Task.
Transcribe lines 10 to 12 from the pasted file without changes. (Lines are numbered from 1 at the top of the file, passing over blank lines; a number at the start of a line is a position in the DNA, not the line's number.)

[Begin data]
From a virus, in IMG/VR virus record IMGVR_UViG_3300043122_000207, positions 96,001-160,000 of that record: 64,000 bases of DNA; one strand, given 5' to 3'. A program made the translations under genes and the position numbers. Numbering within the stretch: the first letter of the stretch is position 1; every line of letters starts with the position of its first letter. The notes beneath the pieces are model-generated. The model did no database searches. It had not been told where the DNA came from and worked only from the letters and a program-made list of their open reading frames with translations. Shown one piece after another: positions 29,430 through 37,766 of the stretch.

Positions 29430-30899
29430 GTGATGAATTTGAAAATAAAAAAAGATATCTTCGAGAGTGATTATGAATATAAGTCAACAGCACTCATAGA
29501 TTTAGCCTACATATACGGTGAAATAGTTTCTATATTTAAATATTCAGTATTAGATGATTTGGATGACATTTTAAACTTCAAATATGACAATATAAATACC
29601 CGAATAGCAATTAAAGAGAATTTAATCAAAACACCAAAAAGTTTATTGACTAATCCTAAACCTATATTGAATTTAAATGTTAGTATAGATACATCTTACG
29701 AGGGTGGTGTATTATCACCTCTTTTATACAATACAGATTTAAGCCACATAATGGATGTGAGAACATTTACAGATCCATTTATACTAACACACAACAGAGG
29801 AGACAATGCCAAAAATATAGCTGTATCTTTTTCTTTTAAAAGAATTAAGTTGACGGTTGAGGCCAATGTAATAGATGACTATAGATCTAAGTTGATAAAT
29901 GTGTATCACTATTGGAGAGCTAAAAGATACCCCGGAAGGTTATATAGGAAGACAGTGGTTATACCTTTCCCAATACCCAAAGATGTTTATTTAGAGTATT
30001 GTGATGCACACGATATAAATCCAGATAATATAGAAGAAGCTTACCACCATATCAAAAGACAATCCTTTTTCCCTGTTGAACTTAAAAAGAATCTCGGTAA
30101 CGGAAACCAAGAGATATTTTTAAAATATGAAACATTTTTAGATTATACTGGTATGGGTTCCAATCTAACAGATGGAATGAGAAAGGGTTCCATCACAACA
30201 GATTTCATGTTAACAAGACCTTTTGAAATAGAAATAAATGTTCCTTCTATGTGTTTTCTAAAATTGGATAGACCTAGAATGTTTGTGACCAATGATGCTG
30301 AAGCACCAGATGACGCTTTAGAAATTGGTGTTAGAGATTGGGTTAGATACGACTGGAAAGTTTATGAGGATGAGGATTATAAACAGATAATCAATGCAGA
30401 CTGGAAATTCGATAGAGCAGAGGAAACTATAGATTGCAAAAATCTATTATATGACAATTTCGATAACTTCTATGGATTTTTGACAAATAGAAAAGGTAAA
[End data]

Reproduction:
30101 CGGAAACCAAGAGATATTTTTAAAATATGAAACATTTTTAGATTATACTGGTATGGGTTCCAATCTAACAGATGGAATGAGAAAGGGTTCCATCACAACA
30201 GATTTCATGTTAACAAGACCTTTTGAAATAGAAATAAATGTTCCTTCTATGTGTTTTCTAAAATTGGATAGACCTAGAATGTTTGTGACCAATGATGCTG
30301 AAGCACCAGATGACGCTTTAGAAATTGGTGTTAGAGATTGGGTTAGATACGACTGGAAAGTTTATGAGGATGAGGATTATAAACAGATAATCAATGCAGA